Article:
When a Rose is not a Rose:
Quid Pro Quo Comparative Statistics to a First Approximation of Macroeconomic Sub-Arctic Class Participation and the Resulting Effects on the EMU
by Kram Hcirdoog, H8, and Michelle Smithers, F3
(Pseudonyms have been used
out of fear for our reporters' Macro grades. What you are about to read
is true and based on actual facts. All data is genuine and all quotes are
direct from the source.)
Every first year heard the warnings: "If you don't want to be cold-called, steer clear of Rose's Macro sections!" Still, those of us who enjoy living life on the edge took the challenge and either came viciously prepared to class or, more likely, sat in a cold, clammy sweat, silently praying, "Please, God, not me, please, God, not me, please, God, not me…."
Well, for the past month and a half two HaasWeek reporters have been undercover, living in harms way, collecting the data, to expose what is possibly the greatest scandal to rock the Haas community since Haasgate. Yes, Ms. Smithers and I meticulously recorded each cold-call. Professor Rose made from March 6th through April 17th, analyzed our data, and are now prepared to present our findings to you, the Haas community. Suffice it to say, Professor Rose's cold-calling tactics are lukewarm at best!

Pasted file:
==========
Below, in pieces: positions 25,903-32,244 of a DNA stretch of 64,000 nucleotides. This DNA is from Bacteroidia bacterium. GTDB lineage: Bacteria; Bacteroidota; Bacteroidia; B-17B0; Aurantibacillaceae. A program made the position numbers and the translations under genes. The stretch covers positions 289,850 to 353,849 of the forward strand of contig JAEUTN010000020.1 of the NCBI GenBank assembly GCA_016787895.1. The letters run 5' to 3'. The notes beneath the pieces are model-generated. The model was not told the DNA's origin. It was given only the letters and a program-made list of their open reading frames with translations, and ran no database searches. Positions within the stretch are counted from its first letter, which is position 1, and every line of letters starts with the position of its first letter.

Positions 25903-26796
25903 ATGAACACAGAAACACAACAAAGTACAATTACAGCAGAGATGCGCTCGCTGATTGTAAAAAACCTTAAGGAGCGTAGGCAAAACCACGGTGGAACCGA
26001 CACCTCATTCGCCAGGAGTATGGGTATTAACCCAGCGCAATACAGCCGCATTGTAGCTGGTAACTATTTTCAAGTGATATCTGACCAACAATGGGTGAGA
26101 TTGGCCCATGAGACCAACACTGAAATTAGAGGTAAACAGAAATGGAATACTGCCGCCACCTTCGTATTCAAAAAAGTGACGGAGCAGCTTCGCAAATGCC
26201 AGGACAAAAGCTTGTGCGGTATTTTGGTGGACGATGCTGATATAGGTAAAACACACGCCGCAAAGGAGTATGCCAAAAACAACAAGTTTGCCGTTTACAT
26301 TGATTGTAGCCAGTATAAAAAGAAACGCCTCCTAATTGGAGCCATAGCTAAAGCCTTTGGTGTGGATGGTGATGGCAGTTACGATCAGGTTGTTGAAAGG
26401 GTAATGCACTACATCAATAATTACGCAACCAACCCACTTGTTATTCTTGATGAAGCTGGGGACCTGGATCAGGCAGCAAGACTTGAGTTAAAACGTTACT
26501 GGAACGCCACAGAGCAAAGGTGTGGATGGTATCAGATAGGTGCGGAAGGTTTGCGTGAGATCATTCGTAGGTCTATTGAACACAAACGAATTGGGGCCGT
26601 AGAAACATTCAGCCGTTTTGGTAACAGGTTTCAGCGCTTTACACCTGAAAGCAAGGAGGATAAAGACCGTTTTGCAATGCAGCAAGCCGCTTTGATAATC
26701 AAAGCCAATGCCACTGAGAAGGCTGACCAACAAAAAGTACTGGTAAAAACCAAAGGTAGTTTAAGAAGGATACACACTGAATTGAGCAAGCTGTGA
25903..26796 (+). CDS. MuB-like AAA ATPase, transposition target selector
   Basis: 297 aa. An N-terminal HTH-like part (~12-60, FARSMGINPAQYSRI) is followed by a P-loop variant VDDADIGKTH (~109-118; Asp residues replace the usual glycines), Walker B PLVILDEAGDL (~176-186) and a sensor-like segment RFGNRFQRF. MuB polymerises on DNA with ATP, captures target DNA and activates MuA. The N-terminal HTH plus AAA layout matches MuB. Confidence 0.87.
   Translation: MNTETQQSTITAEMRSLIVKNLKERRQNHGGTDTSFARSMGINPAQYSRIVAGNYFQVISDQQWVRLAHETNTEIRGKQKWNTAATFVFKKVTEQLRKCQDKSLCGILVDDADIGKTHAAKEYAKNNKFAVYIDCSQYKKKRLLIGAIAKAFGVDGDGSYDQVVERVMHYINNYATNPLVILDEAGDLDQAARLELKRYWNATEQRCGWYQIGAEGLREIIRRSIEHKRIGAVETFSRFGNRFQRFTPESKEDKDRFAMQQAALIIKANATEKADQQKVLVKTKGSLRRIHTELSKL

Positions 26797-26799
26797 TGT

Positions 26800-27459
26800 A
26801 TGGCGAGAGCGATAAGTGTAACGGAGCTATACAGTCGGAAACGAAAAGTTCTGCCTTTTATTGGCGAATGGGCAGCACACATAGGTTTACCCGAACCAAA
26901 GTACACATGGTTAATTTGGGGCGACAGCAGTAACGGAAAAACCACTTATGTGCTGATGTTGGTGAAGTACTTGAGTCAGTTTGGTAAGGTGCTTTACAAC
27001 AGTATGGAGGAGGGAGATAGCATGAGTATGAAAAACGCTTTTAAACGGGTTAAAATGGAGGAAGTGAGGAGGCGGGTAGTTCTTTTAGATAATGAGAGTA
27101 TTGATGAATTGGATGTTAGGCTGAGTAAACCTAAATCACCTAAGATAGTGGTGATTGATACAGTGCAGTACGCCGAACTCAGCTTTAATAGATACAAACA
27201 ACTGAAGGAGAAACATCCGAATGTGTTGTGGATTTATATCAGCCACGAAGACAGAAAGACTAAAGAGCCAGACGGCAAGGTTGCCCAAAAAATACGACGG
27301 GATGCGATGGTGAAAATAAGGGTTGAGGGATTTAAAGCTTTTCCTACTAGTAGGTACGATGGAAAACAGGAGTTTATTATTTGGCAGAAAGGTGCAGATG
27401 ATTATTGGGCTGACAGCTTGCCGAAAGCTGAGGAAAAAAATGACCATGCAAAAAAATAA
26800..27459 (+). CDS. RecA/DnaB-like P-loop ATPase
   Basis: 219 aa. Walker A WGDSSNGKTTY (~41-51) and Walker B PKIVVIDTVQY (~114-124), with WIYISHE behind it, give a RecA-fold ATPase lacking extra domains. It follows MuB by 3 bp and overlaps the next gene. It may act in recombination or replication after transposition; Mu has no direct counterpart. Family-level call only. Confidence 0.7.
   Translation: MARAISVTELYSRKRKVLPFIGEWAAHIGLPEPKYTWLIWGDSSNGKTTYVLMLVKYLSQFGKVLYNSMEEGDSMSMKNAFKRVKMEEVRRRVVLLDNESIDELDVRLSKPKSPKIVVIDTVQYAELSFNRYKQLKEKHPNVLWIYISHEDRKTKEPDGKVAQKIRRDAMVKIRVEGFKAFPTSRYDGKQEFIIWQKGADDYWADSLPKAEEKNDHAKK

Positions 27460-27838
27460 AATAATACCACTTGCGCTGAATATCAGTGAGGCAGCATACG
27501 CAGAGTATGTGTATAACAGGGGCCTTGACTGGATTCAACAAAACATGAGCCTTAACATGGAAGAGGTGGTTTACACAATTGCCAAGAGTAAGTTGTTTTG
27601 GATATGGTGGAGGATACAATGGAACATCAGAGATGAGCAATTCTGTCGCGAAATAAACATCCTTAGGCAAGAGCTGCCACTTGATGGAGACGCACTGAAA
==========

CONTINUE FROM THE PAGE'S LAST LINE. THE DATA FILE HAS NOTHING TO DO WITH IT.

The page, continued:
For years Professor Andrew Rose has terrorized Haas first years with his tyrannical cold-calling. Today, this reign of tyranny shall end. The answer to your silent prayers? Look at the chart-just sit on the left side of the room!! Why does this anomaly occur? The answer is all too simple. Professor Rose spends much of his time writing on the board, and Professor Rose is right handed. Therefore, he spends much of his time looking over his right shoulder-directly at the right side of the room-and turns his back to the left side of the room! Simply put, Professor Rose can't go left!
Just like you, Ms. Smithers and I were shocked at the picture our results painted-it wouldn't have even made a challenging statistics homework problem for the incoming first years. As the reader can clearly see, our findings demonstrate the existence of "The Hot Zone"-the Bermuda Triangle of Andy Rose's Macro class.